-Chris Butterworth

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Maricopa County Sales Charts - February 2012

What a difference a year makes! Average Price per Sqft is up 9%, while Average Days on Market is down 21%. And in both cases it's the result of a trend which started back in August - the same month the number of sales per month began to trend downward. Hmmmm.



Here’s a look at the recent trends county-wide.  I’m pulling a rolling 13-month history so we can see the last year’s trends plus a comparison of this month to the same month last year..



Specific Zip Code reports are now available!  If you’d like to see how the sales activity in your zip code compares with the county as a whole, just click here to sign up, and you’ll receive your zip code report via email each month.



and now, on to the reports.  (click each chart to embiggen)



Number of Homes Sold by Month





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Average Sold Price





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Average Price per Square Foot





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Average Number of Days on Market





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** The data for all these charts represents Single Family Homes sold in Maricopa County via the MLS.  All data was pulled from the Arizona Regional Multiple Listing Service, and is thought to be accurate but is not guaranteed.  Please do not make any life-changing decisions based solely on the information contained herein.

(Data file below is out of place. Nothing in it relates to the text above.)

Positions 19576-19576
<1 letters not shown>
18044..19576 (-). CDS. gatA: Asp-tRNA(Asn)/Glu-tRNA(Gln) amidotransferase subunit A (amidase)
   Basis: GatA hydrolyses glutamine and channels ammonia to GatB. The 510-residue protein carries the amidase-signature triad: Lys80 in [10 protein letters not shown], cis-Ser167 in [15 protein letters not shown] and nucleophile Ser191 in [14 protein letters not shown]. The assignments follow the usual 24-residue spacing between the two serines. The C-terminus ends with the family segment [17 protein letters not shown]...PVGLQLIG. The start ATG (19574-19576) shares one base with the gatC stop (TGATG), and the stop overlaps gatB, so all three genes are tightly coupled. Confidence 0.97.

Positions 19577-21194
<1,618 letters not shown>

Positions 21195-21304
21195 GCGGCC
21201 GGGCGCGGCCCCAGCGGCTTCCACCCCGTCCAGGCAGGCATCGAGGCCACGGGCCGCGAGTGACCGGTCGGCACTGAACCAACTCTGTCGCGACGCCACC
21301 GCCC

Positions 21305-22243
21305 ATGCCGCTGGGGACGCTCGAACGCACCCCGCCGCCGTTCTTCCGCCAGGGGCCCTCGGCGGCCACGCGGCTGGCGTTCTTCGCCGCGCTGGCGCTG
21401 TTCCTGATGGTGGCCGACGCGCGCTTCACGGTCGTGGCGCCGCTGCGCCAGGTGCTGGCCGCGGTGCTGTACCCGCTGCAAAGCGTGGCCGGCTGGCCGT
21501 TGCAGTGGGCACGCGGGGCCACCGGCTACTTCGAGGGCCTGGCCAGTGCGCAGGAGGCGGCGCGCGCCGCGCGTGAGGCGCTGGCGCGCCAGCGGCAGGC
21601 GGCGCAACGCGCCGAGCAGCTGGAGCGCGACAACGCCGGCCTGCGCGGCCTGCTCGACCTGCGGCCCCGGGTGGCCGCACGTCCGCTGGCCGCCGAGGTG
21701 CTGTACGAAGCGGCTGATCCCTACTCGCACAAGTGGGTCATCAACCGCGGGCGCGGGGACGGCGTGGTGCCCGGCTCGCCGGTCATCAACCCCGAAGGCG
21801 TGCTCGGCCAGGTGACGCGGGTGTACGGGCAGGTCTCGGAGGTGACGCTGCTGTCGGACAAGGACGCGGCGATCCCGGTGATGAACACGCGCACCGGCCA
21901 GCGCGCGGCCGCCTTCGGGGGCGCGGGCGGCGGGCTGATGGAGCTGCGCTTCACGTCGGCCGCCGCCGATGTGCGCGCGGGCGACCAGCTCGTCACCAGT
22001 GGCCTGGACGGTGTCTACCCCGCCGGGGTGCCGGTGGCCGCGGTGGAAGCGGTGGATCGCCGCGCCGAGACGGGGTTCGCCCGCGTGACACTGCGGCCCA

Questions, comments, suggestions?  Please give me a call/email anytime – I’d love to hear from you!



- Chris Butterworth

Hiking tips for Phoenix, Scottsdale visitors

It's gonna be a hot one today, folks! The metro Phoenix area is slated to see 98 degrees Farenheit today.

If you're visiting the metro Phoenix-Scottsdale area and you're considering hiking some of our beautiful mountain trails today, take note...  it's hotter than you think, and the trails are steeper than you think.


Remember that our firefighters routinely pull tourists (and sometimes even locals) off the mountain trails on stretchers and take them to the E.R.


Here are some tips to keep you safe when you're hiking the desert mountain trails of the metro Phoenix-Scottsdale area. Tips courtesy of the Scottsdale Parks department and the Phoenix Parks Department, and you can see more tips on their websites.




  • Always tell someone where you're going, when you'll be back, and stick to your plan!

  • Hike with a friend; it's safer and more fun.